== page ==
Khrustalev and Faghri (1996) investigated the influence of the liquid and vapor flows on the heat transfer in evaporation from a liquid-vapor meniscus, which is presented in this subsection. Evaporation of liquids from capillary grooves, pores, and slots takes place as a result of the solid wall superheat. The temperature of the solid-liquid interface, Tw, is higher than that of the vaporliquid interface. Since the solid wall thermal conductivity is significantly higher than that of the liquid in many technical applications, constant wall temperature is assumed in the present analysis. The solid wall in the vicinity of the interline, which is an apparent liquid-vapor-solid boundary, can be dry or covered with nonevaporating liquid film; in both cases, the temperature of the solid wall or of the nonevaporating liquid free surface is Tw. Since the temperature of the vapor over the evaporating meniscus is lower than Tw, the vapor is affected by the superheated wall and/or liquid such that it also becomes superheated. This means that the temperature of the vapor some distance from the liquid-vapor interface can be higher than Tsat ( pv ) . Note that for comparatively thick liquid films ( δ ≥ 1 m ), the liquid-vapor interface temperature is very close to the vapor temperature. This is true because the interfacial thermal resistance is small compared to that of the liquid films. Based on this consideration, the momentum conservation and energy equations for the evaporating liquid and vapor over the liquid-vapor interface are included in the present model of the evaporating extended meniscus. The evaporation of liquid from the liquid-vapor meniscus interface in a narrow slot as considered here is illustrated by Fig. 9.21(a). Gravitational body forces are negligible in comparison to surface tension forces, due to the small size of the meniscus. It is assumed that the liquid-vapor interface curvature is constant: K = 1/Rmen. This assumption can be justified by the results of Swanson and Peterson (1994), where one-sided formulation of the heat transfer and flow in liquid was used. Actually, the curvature of the liquid-vapor interface of the evaporating non-isothermal meniscus is not exactly constant, especially in the microfilm region. However, the assumption of constant curvature is sufficient to model the heat transfer and flow in the vapor phase over the evaporating meniscus. The evaporating microfilm is the thin-film part of the meniscus where the disjoining pressure is significant and where the temperature of the liquidvapor interface differs from that of the vapor phase over the given point of the interface. This microfilm is considered using the approach in Section 5.5.4, while the fluid flow and heat transfer in the major part of the domain shown in Fig. 9.21(a) are treated by two-dimensional analysis.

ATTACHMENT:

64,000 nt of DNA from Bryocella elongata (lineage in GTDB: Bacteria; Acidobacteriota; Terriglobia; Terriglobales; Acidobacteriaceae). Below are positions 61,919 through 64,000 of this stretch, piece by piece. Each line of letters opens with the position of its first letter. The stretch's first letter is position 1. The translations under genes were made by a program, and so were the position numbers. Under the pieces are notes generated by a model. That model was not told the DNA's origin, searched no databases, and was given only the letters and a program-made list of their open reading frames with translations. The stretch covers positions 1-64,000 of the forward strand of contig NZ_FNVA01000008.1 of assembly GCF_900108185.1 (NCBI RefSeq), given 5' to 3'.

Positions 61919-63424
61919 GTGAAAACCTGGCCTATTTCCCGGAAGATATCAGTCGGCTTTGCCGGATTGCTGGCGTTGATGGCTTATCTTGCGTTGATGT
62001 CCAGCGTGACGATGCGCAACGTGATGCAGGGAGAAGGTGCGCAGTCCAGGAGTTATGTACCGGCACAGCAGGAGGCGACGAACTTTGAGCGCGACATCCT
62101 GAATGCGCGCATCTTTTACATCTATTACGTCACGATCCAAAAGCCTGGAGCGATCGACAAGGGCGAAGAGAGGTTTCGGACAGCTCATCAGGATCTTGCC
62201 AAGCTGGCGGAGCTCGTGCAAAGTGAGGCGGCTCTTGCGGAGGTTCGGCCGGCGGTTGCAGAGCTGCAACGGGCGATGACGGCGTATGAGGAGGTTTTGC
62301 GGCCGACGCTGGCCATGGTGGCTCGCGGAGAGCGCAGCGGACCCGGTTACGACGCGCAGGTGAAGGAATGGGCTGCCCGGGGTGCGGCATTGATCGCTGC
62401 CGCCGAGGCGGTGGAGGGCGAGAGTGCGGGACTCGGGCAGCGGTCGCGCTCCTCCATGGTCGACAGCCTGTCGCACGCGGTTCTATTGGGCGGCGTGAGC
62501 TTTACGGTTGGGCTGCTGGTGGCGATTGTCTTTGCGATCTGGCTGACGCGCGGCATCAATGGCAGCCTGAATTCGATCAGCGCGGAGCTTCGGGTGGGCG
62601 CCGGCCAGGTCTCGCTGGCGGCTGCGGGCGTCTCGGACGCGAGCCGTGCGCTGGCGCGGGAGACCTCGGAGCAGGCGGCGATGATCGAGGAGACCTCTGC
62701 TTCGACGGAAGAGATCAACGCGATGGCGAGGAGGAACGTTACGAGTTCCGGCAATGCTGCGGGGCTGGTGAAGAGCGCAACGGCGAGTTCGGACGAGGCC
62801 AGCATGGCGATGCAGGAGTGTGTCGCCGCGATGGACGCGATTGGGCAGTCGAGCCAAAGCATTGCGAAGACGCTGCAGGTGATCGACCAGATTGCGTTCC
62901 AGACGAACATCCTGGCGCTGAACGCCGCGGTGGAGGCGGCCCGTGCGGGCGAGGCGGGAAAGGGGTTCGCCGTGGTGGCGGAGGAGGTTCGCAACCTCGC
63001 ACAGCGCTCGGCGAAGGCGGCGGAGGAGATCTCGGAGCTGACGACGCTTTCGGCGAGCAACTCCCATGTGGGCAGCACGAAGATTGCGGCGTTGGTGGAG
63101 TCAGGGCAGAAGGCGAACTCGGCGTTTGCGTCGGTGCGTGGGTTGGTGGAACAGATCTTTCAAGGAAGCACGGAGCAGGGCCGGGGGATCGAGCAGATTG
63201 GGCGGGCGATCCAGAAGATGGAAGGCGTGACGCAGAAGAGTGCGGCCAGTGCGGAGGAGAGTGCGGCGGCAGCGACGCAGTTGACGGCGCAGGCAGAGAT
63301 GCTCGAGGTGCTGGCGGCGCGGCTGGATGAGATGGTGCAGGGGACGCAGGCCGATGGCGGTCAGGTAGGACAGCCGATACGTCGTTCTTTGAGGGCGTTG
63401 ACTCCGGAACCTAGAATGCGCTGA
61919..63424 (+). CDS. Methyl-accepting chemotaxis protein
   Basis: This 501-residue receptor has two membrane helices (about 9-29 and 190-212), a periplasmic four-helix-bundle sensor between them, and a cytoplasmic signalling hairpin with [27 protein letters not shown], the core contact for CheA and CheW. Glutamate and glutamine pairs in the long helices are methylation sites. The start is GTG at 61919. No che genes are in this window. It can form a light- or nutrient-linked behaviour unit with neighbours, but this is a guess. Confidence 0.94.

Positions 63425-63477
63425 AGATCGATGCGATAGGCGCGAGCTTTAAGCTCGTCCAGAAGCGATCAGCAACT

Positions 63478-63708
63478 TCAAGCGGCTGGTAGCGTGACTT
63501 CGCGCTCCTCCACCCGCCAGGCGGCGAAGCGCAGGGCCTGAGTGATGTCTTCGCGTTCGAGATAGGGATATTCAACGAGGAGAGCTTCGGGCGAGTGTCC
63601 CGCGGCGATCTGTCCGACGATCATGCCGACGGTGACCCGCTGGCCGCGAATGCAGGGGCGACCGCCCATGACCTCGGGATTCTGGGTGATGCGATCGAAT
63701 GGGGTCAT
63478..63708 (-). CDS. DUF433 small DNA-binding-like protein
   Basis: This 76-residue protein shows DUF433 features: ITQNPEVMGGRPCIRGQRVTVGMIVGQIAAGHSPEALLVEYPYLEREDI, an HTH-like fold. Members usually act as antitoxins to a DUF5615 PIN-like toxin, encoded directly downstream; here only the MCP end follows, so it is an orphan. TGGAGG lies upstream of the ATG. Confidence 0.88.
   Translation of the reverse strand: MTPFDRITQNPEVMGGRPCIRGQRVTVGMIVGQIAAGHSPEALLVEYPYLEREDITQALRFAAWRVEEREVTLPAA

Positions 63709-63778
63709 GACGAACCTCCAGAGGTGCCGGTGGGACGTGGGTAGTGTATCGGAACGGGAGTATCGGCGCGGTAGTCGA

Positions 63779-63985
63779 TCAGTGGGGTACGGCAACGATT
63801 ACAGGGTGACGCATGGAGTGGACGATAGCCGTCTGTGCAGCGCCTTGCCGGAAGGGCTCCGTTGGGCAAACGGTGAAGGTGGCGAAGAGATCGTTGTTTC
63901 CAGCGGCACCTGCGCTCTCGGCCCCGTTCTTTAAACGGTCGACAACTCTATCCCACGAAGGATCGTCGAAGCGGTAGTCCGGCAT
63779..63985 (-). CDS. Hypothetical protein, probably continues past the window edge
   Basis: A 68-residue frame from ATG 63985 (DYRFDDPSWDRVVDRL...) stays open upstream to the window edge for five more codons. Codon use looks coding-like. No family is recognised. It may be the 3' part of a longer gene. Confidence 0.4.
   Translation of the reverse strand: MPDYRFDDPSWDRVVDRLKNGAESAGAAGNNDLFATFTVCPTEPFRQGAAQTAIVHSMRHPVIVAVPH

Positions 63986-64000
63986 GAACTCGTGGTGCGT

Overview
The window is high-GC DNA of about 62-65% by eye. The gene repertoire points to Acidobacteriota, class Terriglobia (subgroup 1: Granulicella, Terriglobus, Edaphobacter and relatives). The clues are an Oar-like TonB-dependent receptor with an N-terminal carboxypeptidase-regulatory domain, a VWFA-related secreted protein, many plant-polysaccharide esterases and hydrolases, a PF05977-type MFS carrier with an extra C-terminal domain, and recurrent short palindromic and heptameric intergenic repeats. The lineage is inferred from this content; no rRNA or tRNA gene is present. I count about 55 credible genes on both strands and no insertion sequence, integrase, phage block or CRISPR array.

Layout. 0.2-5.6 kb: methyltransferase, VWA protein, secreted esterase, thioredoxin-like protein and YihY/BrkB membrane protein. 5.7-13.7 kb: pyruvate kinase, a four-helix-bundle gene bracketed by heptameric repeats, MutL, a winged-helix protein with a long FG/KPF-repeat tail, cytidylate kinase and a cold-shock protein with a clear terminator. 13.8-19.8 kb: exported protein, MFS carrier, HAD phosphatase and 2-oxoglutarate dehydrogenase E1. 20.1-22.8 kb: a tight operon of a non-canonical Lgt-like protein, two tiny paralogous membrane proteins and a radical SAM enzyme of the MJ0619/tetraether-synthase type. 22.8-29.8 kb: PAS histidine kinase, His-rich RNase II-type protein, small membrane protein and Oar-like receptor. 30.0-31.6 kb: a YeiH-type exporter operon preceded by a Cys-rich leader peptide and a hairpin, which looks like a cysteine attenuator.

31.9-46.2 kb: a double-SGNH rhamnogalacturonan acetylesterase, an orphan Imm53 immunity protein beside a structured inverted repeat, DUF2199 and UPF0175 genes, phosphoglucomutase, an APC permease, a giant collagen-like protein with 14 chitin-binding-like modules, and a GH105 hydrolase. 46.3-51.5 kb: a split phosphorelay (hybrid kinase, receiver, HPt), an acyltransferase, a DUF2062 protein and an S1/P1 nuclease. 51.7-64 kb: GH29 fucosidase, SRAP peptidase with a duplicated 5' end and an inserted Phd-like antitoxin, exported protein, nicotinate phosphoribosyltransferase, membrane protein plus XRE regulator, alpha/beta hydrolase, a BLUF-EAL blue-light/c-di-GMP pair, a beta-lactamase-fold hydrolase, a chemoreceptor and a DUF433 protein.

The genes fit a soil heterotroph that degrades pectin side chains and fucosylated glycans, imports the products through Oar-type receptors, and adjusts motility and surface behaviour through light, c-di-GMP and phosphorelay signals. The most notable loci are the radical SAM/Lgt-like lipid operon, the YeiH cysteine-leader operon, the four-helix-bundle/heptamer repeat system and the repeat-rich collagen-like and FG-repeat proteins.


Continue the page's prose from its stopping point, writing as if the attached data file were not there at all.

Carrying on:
734
Transport Phenomena in Multiphase Systems
(a) Computational domain (b) Control volume that contains interface
Figure 9.21 Evaporating liquid-vapor meniscus in a slot (Khrustalev and Faghri, 1996).
For an incompressible fluid with constant vapor and liquid viscosities and temperature dependent vapor density, the continuity and momentum equations for both the vapor and liquid are: ∂u ∂v + =0 (9.251) ∂x ∂y
ρ ¨u
§ ∂ 2u ∂ 2u · § ∂u ∂u · ∂p +v ¸=− + μ¨ 2 + 2 ¸ ∂y ¹ ∂x ∂y ¹ © ∂x © ∂x
(9.252) (9.253)
§ ∂ 2v ∂ 2v · § ∂v ∂v · ∂p +v ¸=− + μ¨ 2 + 2 ¸ ∂y ¹ ∂y ∂y ¹ © ∂x © ∂x The energy equation for both the vapor and liquid is § ∂ 2T ∂ 2T · § ∂T ∂T · +v = k¨ 2 + 2 ¸ ρcp ¨ u ¸ ∂y ¹ ∂y ¹ © ∂x © ∂x
ρ ¨u
(9.254)
The wall temperature is assumed constant (except for the control volume enclosing the microfilm). T x = 0 = Tw (9.255) The inlet flow temperature is known. T y = 0 = Tw Nonslip conditions at the wall are assumed. u x=0 = v x=0 = 0 (9.256) (9.257)
Chapter 9 Evaporation
735
At the inlet, the velocity profile is assumed to be fully developed: u y =0 = 0
(9.258)